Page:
Is Your District Ready for Financial Transparency?
By Christopher Rinkus
For the average parent, it's difficult to know with any certainty how much is being spent at your child's school. The Every Student Succeeds Act (ESSA) serves to remedy that through a new requirement: school districts must begin annually publishing actual per-student expenditures by school on the district website.
This will increase transparency and help educate the public on how resources are being used. For most districts, complying with these new requirements will mean current financial data practices must change.
Given current practices, it's nearly impossible for most districts to produce an accurate account of spending activity by school. Large purchases, like technology and curricular materials, are often counted as part of the district's central office spending, although the goods themselves are destined for schools. For positions like social workers or maintenance workers, districts may bill the cost to a central office department, although the services are taking place in schools. The result is that a significant percentage of the goods and services that a school receives are not part of the school budget and must be found elsewhere.
Harder still, some districts simply do not include school location (or "building code") as part of their chart of accounts, and their systems cannot track spending to that level of specificity. These districts are missing the necessary infrastructure to accurately report school-level spending data.
So how should districts collect and organize all of the spending data for each school?
The Necessary Improvements
First, districts will want to reexamine their accounting. If the costs for goods and services in schools are being counted as part of the central office, it is impossible to accurately report how much is actually being spent at each school. Instead, districts will need to create a formula for apportioning those costs to schools in order to make an accurate statement about how much is actually being spent at each school. For more complex costs, such as student transportation, it will likely require time and research in order to unpack and apportion the correct share of the cost to each school.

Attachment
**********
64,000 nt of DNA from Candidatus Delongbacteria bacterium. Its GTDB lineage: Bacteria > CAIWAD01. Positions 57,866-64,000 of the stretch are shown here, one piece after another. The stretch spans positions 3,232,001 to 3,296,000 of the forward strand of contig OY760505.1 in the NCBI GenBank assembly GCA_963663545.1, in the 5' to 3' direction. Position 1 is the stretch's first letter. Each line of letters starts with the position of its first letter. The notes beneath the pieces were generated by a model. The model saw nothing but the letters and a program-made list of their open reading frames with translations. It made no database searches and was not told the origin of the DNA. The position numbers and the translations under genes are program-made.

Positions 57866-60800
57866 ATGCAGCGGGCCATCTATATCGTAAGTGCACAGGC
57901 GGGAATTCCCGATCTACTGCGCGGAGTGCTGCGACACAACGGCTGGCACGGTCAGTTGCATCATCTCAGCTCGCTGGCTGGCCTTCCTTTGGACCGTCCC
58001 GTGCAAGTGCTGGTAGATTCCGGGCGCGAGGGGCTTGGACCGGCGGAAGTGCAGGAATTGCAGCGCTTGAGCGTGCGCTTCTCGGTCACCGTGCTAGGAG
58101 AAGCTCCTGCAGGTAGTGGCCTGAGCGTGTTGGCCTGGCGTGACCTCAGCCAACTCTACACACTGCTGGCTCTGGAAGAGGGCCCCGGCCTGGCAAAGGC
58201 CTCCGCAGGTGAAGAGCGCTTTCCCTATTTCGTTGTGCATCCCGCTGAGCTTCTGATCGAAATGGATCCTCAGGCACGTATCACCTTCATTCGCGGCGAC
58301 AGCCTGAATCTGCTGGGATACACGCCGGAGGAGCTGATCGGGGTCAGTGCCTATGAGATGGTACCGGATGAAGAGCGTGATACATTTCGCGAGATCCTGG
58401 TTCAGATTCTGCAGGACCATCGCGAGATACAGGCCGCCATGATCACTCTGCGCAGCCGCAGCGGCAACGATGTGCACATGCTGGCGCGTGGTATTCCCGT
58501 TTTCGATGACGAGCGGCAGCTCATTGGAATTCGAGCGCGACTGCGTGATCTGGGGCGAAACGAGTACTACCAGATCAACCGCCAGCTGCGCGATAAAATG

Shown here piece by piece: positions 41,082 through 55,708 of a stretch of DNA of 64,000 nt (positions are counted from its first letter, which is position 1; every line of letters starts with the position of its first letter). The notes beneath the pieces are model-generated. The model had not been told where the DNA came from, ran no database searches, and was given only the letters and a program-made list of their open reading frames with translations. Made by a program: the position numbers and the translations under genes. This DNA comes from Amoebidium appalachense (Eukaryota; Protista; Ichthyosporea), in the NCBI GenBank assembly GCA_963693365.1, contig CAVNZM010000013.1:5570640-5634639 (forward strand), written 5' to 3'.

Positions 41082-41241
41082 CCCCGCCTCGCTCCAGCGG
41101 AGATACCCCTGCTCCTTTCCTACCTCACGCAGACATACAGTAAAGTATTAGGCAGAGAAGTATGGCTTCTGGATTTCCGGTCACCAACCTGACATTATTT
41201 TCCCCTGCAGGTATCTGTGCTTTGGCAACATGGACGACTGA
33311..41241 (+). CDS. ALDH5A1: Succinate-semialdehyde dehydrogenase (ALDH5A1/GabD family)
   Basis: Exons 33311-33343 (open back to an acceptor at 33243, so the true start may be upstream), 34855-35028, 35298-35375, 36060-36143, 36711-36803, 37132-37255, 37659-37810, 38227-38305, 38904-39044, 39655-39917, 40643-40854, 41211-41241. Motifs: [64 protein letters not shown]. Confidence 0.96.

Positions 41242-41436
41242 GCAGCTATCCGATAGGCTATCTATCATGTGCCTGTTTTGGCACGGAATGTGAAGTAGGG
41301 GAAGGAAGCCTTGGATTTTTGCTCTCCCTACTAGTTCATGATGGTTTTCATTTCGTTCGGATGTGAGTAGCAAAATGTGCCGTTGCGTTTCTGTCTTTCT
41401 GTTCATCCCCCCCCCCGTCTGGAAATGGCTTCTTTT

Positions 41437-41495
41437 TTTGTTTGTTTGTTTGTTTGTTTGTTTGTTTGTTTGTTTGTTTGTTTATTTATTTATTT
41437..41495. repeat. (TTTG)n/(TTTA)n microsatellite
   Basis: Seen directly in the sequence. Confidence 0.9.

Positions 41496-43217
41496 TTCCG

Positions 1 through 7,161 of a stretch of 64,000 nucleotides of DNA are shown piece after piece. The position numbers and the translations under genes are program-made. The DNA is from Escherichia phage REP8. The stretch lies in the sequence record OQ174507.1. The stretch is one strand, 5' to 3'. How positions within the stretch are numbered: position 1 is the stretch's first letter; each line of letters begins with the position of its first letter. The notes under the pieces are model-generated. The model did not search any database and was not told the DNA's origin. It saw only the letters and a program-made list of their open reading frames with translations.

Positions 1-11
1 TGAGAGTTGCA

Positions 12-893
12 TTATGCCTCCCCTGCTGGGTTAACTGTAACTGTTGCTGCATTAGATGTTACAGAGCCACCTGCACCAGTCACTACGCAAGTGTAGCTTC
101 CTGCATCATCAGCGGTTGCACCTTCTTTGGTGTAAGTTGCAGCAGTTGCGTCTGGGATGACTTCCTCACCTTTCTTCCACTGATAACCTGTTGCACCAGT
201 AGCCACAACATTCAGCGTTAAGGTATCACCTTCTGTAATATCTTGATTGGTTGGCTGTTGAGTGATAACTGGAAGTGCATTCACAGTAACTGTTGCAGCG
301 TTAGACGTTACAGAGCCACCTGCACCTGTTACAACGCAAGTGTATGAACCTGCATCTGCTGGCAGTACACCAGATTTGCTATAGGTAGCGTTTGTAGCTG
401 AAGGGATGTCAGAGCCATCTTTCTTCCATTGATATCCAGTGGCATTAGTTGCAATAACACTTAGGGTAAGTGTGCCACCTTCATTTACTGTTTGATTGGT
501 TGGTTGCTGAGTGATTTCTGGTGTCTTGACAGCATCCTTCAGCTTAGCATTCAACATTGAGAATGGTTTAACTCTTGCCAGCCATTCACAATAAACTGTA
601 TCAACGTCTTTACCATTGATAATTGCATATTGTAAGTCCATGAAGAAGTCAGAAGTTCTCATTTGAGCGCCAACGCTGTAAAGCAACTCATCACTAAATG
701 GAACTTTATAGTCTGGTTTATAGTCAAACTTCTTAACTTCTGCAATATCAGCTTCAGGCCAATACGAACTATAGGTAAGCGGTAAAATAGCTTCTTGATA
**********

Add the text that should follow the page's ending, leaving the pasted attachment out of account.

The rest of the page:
Next, some districts may find that their chart of accounts is missing a school location level. Districts cannot continue to rely on big pots called "schools" or "instruction" to represent school spending, which is often the case for districts missing location in their data. Instead, these districts will need to reconfigure their chart of accounts in order to append a location code to every account and expenditure. In most places, the fix must be done simultaneous with the annual budget file upload, so that money is slotted in the appropriate location.
Lastly, districts should consider an investment in a modern data analytics platform. A modern tool will allow users to analyze financial data in new and innovative ways, such as comparing spending by school to student performance scores. When financial data analysis is made both easier and more accurate, actual school-level spending can become a frequent reference point, rather than an annual chore.
What's one thing districts can do right now? Engage an an outside partner. An experienced partner can help districts work through some of the strategic decisions that are necessary to make financial data more transparent and accessible. For example, an outside partner can assist a district in deciding how certain costs that have traditionally been managed centrally can be apportioned to schools. An experienced partner can also point districts to technology solutions that will conduct the analysis and produce the necessary reporting.
Perhaps the best advice anyone can give district leaders is to embrace the new era of financial transparency and accountability that's been ushered in by ESSA. Part of the reason the law passed with broad bipartisan support was its unambiguous end goal: to ensure that every school district is offering the most support it can to students. That's something we can all get behind.
Christopher Rinkus is a Senior District Partner with Allovue, an education finance technology company that empowers educators to strategically and equitably allocate resources to best support the needs of students. Allovue's ESSA Ready website, software and professional services help support financial preparation and analysis needed to comply with ESSA.